Technology Shabbat or Tech Shabbat are terms for a rest or cessation from the use of all technology with screens, ie smartphones, computers, tablets and television. The term was first coined in 2010 by filmmaker and internet pioneer Tiffany Shlain and husband UC Berkeley robotics professor Ken Goldberg. Shlain introduced the concept in a series of articles and films such as the Harvard Business Review after participating in The National Day of Unplugging, which began in 2008 by Reboot, a nonprofit think tank of Jewish professionals, based in New York, Los Angeles and San Francisco. The Technology Shabbat was inspired by the traditional Shabbat or Sabbath, a weekly day of rest in most popular religions.
Although not named as such, the concept of a Technology Shabbat evolved as early on as the creation of the internet, with more people participating since the advent of portable devices, according to Mark Glaser, editor of MediaShift on PBS.org. In the mid-1980s, Secretary of State George Shultz would take an hour each week in his office for quiet reflection with only a paper and pen. Shlain first disconnected in 2008, when her father, Leonard Shlain was diagnosed with brain cancer. During his infrequent lucid moments, she'd turn off her cell phone. Soon after, she and her husband Ken Goldberg, as members of Reboots, participated in the first annual National Day of Unplugging, and contributed a poem to commemorate the day, which was turned into a film by Shlain called "Yelp: With Apologies to Allen Ginsberg's 'Howl'". Around that time, their family began the ritual of Technology Shabbats.
For a Technology Shabbat, all screens are turned off for 24 hours, and many of those who partake chose Friday night until Saturday night. Suggested alternatives to technology include activities like reading books, taking walks, visiting new neighborhoods, engaging in outdoor activities and using pen and paper.
“The Internet is a vortex,” Portland writer Tammy Strobel told the Oregonian as the reason she and her husband turn off the computer on Sundays to observe Tech Sabbath. “I can get lost in it for hours. And time is something we can never get back.”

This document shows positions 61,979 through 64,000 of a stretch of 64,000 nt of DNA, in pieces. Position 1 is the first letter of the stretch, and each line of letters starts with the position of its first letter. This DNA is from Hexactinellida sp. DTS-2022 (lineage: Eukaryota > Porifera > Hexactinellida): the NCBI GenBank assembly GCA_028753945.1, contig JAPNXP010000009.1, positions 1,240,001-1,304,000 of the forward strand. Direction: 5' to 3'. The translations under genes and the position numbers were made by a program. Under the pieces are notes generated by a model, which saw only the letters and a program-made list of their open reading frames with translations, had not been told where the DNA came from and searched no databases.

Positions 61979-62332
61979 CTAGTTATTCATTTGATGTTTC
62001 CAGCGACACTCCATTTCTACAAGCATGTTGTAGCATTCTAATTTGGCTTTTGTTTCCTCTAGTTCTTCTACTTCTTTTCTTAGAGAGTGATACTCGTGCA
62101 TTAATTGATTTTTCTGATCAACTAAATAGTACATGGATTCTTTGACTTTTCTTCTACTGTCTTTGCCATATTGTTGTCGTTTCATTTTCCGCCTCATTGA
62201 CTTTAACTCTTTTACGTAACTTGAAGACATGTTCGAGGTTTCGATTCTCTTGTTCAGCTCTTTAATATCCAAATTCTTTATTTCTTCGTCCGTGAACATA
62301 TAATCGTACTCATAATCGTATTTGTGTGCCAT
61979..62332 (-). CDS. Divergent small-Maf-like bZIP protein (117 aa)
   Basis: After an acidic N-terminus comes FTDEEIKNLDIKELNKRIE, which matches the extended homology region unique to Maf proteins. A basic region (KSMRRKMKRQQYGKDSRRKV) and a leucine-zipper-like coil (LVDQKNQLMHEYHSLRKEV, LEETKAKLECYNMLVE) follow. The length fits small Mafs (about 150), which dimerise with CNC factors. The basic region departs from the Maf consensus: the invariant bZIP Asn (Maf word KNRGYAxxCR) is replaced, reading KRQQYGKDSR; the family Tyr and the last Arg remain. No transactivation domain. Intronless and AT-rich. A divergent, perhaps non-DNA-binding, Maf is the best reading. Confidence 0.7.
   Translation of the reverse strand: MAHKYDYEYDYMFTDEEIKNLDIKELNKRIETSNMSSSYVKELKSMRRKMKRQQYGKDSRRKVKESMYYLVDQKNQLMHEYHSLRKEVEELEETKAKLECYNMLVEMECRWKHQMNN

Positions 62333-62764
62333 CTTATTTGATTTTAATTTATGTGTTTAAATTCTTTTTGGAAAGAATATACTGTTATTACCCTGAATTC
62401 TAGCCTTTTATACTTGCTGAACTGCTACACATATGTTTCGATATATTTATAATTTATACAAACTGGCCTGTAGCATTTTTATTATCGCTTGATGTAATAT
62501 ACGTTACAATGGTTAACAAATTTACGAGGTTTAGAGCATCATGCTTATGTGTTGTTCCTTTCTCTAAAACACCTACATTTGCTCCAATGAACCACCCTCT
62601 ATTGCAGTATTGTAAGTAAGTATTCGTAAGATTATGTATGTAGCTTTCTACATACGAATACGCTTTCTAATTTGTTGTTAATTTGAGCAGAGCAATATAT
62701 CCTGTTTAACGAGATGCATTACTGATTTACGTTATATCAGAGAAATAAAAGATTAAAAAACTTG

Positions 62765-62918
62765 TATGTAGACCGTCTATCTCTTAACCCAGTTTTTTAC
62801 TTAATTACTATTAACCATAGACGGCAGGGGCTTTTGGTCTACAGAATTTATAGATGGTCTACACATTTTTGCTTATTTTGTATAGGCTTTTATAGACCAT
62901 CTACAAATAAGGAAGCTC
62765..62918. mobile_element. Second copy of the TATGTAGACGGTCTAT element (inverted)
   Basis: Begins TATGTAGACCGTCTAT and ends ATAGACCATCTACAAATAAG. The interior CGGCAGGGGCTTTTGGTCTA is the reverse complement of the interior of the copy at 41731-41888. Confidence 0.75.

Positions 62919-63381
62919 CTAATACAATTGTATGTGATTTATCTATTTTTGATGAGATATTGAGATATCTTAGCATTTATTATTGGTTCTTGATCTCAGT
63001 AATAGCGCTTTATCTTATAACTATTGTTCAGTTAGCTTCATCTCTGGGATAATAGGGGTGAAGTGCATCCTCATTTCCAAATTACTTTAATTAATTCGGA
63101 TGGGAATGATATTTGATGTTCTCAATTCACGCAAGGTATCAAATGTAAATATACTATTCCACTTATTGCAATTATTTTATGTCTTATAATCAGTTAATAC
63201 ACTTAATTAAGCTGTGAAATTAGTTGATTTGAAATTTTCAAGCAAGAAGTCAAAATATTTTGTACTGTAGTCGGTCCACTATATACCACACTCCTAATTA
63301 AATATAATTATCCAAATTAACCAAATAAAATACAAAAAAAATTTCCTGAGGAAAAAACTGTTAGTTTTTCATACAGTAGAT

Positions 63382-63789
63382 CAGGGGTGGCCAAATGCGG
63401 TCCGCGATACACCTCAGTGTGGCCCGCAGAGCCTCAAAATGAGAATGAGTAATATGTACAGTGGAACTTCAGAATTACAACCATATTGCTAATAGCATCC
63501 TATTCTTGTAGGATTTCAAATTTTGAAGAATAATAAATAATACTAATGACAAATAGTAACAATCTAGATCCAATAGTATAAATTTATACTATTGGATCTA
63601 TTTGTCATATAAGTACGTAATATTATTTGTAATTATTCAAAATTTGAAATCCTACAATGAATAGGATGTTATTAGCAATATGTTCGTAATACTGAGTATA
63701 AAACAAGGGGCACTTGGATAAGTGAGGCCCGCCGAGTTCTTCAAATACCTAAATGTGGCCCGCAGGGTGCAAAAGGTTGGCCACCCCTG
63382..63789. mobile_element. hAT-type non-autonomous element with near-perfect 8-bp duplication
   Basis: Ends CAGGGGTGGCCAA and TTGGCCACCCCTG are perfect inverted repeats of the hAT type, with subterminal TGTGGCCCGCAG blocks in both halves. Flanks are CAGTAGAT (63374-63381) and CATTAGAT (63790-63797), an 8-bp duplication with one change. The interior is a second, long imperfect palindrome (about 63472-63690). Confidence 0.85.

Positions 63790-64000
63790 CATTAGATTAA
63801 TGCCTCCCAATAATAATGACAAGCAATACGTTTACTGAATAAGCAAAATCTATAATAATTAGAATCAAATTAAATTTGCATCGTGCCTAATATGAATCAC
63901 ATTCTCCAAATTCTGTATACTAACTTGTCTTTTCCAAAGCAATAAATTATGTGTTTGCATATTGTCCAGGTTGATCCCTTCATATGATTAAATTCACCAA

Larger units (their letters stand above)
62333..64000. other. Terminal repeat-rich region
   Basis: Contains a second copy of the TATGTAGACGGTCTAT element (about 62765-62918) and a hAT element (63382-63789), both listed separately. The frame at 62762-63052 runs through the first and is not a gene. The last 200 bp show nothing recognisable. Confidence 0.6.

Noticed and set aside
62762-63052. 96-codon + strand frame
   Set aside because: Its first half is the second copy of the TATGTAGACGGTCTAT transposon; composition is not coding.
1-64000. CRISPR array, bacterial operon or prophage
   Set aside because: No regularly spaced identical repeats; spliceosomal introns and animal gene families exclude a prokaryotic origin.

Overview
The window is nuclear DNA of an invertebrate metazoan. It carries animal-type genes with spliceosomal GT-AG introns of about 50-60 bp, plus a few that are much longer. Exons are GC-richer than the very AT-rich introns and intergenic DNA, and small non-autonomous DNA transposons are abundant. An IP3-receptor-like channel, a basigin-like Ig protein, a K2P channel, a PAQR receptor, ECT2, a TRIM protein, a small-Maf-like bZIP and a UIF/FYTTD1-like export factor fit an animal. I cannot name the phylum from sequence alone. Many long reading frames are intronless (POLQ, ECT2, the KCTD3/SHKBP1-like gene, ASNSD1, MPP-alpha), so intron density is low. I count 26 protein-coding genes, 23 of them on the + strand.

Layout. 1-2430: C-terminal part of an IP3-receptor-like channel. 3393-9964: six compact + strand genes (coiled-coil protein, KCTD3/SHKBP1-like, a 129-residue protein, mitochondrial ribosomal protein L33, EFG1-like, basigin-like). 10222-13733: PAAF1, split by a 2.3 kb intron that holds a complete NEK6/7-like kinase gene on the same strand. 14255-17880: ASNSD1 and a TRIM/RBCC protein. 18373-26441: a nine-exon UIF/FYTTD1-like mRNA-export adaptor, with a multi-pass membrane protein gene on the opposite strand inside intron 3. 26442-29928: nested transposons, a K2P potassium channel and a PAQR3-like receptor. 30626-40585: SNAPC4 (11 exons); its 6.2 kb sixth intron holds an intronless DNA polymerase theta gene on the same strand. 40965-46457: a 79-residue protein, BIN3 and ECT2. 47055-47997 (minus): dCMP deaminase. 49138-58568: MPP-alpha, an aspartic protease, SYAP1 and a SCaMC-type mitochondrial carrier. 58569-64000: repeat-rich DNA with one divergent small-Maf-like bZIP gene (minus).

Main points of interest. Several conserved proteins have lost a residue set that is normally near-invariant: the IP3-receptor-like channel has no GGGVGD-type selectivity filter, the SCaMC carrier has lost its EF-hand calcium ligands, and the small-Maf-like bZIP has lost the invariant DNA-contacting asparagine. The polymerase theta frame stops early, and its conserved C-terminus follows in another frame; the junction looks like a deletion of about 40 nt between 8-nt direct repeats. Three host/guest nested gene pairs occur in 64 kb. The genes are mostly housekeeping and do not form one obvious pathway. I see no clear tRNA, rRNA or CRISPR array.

Among the rabbis who advocate unplugging for the Jewish Sabbath from Friday sunset to Saturday sunset are New York City's Elliot J. Cosgrove of Park Avenue Synagogue.
The concept of Technology Shabbat has been featured in several films made by Shlain. These include "Connected: An Autoblogography About Love, Death, & Technology" in 2011, "Yelp: With Apologies to Allen Ginsberg's 'Howl'" in 2011, "Technology Shabbats" in 2013, "A Case For Dreaming" in 2014, and "Making of a Mensch" in 2015.
- Shlain, Tiffany (March 1, 2013). "Tech's Best Feature: The Off Switch". Harvard Business Review. Retrieved 17 May 2018.
- Considine, Austin (March 17, 2010). "And on the Sabbath, the iPhones Shall Rest". NY Times 2. Retrieved 9 February 2018.
- Ngak, Chenda (December 4, 2013). "In digital age, where do parents set boundaries?". CBS News. Retrieved 7 February 2018.
- "A tour of an unplugged SF home". San Francisco Chronicle. January 13, 2018. Retrieved 9 February 2018.
- Levy, Shawn (May 4, 2012). "A Tech Sabbath offers a chance to unplug, recharge". Oregonian. Retrieved 7 February 2018.
- Glaser, Mark (June 8, 2012). "Poll: How Often Do You Take a Break from Technology?". MediaShift. Retrieved 9 February 2018.
- Leonhardt, David (April 18, 2017). "You're Too Busy. You Need a 'Shultz Hour.'". NY Times. Retrieved 7 February 2018.
- Friedman, Gabe (August 24, 2015). "The 'digital diva' is on a quest for the makings of a mensch". Times of Israel. Retrieved 8 February 2018.
- Cohen, Anne (October 15, 2013). "Tiffany Shlain on the Web, Women and Unplugging for Shabbat". Forward. Retrieved 7 February 2018.
- Israel, Ira (May 4, 2012). "In crazybusy era of always being in touch, are we losing touch". Jewish News of Northern California. Retrieved 7 February 2018.
- Barba, Ronald (October 23, 2014). "Season 2 of Emmy-Nominated 'The Future Starts Here' Premieres Today". Tech.co. Retrieved 8 February 2018.